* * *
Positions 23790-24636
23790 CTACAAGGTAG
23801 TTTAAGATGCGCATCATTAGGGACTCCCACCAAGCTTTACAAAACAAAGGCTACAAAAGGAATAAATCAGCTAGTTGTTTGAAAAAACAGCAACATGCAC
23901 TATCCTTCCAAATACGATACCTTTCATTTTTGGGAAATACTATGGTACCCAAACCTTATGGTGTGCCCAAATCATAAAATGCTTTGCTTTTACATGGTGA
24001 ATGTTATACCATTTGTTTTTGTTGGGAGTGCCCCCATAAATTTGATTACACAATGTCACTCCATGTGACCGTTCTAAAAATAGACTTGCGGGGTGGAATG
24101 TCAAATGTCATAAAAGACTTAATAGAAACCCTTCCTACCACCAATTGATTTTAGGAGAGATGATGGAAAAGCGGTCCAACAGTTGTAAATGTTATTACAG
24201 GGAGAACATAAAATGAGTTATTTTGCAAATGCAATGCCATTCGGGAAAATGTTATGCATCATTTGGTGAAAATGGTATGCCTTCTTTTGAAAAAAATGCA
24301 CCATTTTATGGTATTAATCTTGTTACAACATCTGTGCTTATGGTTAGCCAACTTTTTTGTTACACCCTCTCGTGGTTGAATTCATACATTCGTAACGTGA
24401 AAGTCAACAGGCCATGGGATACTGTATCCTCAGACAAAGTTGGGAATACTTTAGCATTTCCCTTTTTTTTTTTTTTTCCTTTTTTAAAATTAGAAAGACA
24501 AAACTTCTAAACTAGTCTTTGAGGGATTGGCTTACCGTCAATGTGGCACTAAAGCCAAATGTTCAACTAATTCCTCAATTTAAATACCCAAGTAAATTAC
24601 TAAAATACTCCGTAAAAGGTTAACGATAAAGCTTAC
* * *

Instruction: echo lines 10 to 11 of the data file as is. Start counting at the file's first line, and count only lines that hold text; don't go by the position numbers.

24501 AAACTTCTAAACTAGTCTTTGAGGGATTGGCTTACCGTCAATGTGGCACTAAAGCCAAATGTTCAACTAATTCCTCAATTTAAATACCCAAGTAAATTAC
24601 TAAAATACTCCGTAAAAGGTTAACGATAAAGCTTAC